A programmable microprocessor is used to output a set of digitally coded reference voltages. These voltages are input to a set of reference voltage supplies, which convert them to analog reference voltages. The reference voltages are used to control input to and measure output from the device under test ("DUT").
Reference voltages are input to the power supply, which generates the rail voltages and clamp voltages. Rail voltages and clamp voltages are set just above the maximum reference voltage and just below the minimum reference voltage, so as to include all the reference voltages in the range between.
All the reference voltages are input to each voltage multiplexer, which selects one of them under microprocessor control. There is one voltage multiplexer per pin of the DUT. The microprocessor selects one reference voltage per pin when controlling input to the device under test; it may also select one of several comparators, via a "floating line," to measure output from the device under test.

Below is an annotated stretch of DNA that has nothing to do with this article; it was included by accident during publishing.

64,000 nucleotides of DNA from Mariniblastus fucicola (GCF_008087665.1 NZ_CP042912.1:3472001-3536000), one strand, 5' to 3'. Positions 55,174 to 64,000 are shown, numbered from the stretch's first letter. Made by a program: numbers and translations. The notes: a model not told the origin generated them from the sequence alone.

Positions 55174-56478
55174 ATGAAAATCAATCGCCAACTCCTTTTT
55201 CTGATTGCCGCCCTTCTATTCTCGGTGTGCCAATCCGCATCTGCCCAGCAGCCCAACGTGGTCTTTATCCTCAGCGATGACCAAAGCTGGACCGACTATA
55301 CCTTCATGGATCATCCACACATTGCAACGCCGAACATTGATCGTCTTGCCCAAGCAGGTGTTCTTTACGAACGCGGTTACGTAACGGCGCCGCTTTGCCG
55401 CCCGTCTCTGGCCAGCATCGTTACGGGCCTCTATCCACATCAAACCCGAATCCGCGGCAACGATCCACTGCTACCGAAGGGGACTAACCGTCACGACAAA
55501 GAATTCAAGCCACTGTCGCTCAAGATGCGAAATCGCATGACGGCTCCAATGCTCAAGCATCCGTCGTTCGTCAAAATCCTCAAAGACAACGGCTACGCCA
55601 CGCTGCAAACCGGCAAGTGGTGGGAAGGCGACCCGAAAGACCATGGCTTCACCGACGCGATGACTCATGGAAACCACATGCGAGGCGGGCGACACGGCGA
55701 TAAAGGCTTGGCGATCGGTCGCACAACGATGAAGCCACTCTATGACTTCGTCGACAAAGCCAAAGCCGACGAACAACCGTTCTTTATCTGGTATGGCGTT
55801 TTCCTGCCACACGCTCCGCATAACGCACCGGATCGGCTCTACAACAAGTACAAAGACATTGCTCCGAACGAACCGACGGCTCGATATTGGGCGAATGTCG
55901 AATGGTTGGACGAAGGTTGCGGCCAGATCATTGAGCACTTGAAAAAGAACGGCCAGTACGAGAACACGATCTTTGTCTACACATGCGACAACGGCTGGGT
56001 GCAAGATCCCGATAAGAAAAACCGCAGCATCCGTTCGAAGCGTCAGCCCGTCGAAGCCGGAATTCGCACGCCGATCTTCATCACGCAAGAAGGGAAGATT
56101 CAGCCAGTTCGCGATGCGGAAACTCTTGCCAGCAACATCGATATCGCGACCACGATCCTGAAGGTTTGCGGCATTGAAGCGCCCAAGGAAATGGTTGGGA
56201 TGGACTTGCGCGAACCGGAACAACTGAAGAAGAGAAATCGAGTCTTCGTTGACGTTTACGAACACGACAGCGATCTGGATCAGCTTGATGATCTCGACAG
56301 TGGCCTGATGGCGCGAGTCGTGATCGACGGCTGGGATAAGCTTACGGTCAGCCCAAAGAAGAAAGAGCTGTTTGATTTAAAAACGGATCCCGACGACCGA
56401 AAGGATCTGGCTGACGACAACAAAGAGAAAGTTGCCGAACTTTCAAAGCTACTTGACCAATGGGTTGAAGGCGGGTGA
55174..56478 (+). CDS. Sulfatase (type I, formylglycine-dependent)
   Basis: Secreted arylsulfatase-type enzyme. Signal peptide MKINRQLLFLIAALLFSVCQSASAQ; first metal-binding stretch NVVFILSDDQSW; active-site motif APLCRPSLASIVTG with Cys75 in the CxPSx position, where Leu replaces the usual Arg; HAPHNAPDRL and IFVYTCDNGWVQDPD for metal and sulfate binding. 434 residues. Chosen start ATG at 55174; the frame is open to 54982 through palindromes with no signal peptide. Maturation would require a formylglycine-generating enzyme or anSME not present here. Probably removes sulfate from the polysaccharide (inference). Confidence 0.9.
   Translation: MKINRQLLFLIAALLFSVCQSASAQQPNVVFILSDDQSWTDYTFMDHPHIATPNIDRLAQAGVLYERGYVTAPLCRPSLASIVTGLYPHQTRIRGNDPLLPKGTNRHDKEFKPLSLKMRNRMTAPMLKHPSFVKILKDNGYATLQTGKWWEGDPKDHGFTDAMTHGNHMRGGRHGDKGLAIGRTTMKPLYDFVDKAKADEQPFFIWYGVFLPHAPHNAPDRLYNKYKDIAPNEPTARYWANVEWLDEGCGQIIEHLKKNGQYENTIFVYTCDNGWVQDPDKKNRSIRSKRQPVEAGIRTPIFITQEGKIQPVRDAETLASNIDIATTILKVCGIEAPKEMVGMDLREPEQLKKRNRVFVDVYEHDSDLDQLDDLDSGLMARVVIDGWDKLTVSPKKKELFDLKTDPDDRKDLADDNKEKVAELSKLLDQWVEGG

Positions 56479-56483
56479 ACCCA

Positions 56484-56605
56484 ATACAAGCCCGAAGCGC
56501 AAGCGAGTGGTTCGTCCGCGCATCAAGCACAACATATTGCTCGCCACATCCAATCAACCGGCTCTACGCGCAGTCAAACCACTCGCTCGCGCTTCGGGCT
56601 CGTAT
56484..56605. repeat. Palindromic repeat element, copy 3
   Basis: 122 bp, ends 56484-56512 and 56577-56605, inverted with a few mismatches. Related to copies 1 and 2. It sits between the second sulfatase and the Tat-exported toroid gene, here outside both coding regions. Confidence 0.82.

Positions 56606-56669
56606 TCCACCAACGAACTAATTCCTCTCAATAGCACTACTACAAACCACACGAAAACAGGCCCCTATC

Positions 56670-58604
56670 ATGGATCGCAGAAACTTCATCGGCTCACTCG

Reference voltages output from the voltage multiplexer are power amplified, using the rail voltages to supply power. Amplified voltages are clamped at the pin of the device under test using the clamp voltages. Thus, the device pin will receive a measured voltage which does not overshoot the manufacturer's specifications for that device.
FIG. 1 is a functional diagram of the programmable pin driver system.
FIG. 2 is a schematic of the reference voltage supply.
FIG. 3 is a schematic of the power supply.
FIG. 4 is a more detailed schematic of the voltage multiplexer.